145. Memorandum From the Deputy Assistant Secretary of State for Inter-American Affairs (Rubottom) to the Secretary of State1


  • Estimate of Canal Problem in Latin America; Your Briefing of Latin American Ambassadors Today
Press reaction—generally favorable to Western position.
Government reaction—most appear to be watching and waiting; believe they will support us once informed.
Attitude of Panama.
Has announced will not be bound by London Conference decisions, thus revealing pique at not being invited; other governments may sympathize with her on this point.
Telegram this morning reports statement attributed to Panamanian government spokesman adverted to their traditional position which would attempt to limit our exclusive jurisdiction in Canal Zone to construction, operation, sanitation and protection.2
Above may indicate Panama rather than espouse internationalization may increase pressure on United States for further concessions under the 1903 Treaty, several times amended in Panama’s favor, last in 1955. Her efforts would probably be attended by wide publicity.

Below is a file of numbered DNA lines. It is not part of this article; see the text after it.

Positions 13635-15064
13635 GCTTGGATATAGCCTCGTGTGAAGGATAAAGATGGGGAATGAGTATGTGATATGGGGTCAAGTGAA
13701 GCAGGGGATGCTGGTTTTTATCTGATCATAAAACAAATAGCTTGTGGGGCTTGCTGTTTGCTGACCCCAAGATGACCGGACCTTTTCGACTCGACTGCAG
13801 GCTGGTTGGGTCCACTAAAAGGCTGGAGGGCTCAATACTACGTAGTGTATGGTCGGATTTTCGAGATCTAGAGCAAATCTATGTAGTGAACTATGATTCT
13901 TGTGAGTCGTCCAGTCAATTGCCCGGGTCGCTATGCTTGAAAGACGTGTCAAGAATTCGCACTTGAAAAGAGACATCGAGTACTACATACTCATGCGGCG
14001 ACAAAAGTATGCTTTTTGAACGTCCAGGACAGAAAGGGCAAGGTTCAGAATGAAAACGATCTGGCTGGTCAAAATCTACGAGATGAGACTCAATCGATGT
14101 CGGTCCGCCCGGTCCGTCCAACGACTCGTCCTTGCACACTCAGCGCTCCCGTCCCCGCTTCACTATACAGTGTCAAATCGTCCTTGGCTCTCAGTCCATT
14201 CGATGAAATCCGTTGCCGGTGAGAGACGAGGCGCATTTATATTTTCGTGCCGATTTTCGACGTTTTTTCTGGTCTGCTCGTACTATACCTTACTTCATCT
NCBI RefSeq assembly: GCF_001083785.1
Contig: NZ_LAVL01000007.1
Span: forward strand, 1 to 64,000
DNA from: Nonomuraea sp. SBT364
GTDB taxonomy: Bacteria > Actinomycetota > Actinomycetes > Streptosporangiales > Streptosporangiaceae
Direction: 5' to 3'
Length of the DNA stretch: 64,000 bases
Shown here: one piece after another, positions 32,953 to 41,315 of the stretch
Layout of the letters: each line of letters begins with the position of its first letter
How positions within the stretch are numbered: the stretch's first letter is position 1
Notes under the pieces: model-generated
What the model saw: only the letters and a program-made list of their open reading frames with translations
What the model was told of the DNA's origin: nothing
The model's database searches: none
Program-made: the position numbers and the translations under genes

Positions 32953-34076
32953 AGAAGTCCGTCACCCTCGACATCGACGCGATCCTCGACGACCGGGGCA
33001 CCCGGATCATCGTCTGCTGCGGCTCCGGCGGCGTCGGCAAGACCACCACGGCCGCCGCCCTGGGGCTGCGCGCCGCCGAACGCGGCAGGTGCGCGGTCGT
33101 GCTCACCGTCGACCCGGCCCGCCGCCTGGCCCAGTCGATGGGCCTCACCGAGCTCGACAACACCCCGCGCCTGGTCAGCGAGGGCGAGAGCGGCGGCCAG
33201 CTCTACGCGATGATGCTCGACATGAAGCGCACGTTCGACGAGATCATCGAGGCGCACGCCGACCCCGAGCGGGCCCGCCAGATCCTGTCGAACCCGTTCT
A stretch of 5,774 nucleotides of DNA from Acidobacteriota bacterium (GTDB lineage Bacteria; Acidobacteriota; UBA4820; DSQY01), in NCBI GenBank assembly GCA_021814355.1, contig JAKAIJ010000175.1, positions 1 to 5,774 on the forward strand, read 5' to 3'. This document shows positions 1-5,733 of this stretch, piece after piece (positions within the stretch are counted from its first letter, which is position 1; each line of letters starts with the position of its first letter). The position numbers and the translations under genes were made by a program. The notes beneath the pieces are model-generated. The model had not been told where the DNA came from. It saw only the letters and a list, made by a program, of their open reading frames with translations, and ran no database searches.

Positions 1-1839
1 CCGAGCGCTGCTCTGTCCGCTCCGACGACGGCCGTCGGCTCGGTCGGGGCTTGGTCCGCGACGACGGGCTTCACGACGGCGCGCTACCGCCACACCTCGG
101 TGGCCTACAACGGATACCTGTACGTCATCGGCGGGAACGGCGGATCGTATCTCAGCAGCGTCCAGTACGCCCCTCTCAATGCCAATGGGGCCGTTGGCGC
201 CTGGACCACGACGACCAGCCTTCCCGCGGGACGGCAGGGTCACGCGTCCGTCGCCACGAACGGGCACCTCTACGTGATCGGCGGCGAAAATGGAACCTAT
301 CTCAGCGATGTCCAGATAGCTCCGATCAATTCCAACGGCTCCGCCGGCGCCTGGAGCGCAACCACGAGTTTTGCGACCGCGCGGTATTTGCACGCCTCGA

Our official line for the present with Latin American Governments should be to explain fully our unassailable moral position on Suez Canal problem. Your briefing this morning should be followed by telegraphic report to all our Embassies so that Ambassadors can discuss subject fully with Foreign Offices.
At the same time we should consider a carefully planned effort through … informational media to disassociate the questions of the Suez and Panama Canals.
  1. Source: Department of State, ARA Files: Lot 58 D 691, Suez Canal–Panama Canal 1956. Secret. This memorandum was routed through the Executive Secretariat (S/S) and initialed by Howe. A handwritten note on the source text by William B. Macomber, Jr., Special Assistant to the Secretary of State, indicates that Dulles was informed about the contents of this memorandum.
  2. Apparent reference to telegram 118 from Panama City, August 6. (Ibid., Central Files, 396.1–LO/8–656)